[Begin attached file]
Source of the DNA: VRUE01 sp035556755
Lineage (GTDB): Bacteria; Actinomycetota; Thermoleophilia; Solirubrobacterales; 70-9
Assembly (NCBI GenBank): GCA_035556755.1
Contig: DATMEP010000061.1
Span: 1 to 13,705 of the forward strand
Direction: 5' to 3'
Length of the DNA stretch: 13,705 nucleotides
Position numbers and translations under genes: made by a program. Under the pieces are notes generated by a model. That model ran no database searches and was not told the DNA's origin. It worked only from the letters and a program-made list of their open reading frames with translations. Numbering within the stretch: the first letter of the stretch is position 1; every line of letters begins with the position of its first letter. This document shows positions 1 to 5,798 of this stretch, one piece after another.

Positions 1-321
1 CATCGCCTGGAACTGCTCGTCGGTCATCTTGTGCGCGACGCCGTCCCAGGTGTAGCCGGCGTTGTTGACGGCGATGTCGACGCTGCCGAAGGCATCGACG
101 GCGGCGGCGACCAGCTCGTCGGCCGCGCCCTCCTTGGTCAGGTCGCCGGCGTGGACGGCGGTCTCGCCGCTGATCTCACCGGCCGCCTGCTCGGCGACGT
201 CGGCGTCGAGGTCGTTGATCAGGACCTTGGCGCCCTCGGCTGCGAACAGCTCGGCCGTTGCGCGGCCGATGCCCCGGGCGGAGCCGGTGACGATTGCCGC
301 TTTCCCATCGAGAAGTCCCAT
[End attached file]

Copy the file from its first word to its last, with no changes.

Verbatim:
Source of the DNA: VRUE01 sp035556755
Lineage (GTDB): Bacteria; Actinomycetota; Thermoleophilia; Solirubrobacterales; 70-9
Assembly (NCBI GenBank): GCA_035556755.1
Contig: DATMEP010000061.1
Span: 1 to 13,705 of the forward strand
Direction: 5' to 3'
Length of the DNA stretch: 13,705 nucleotides
Position numbers and translations under genes: made by a program. Under the pieces are notes generated by a model. That model ran no database searches and was not told the DNA's origin. It worked only from the letters and a program-made list of their open reading frames with translations. Numbering within the stretch: the first letter of the stretch is position 1; every line of letters begins with the position of its first letter. This document shows positions 1 to 5,798 of this stretch, one piece after another.

Positions 1-321
1 CATCGCCTGGAACTGCTCGTCGGTCATCTTGTGCGCGACGCCGTCCCAGGTGTAGCCGGCGTTGTTGACGGCGATGTCGACGCTGCCGAAGGCATCGACG
101 GCGGCGGCGACCAGCTCGTCGGCCGCGCCCTCCTTGGTCAGGTCGCCGGCGTGGACGGCGGTCTCGCCGCTGATCTCACCGGCCGCCTGCTCGGCGACGT
201 CGGCGTCGAGGTCGTTGATCAGGACCTTGGCGCCCTCGGCTGCGAACAGCTCGGCCGTTGCGCGGCCGATGCCCCGGGCGGAGCCGGTGACGATTGCCGC
301 TTTCCCATCGAGAAGTCCCAT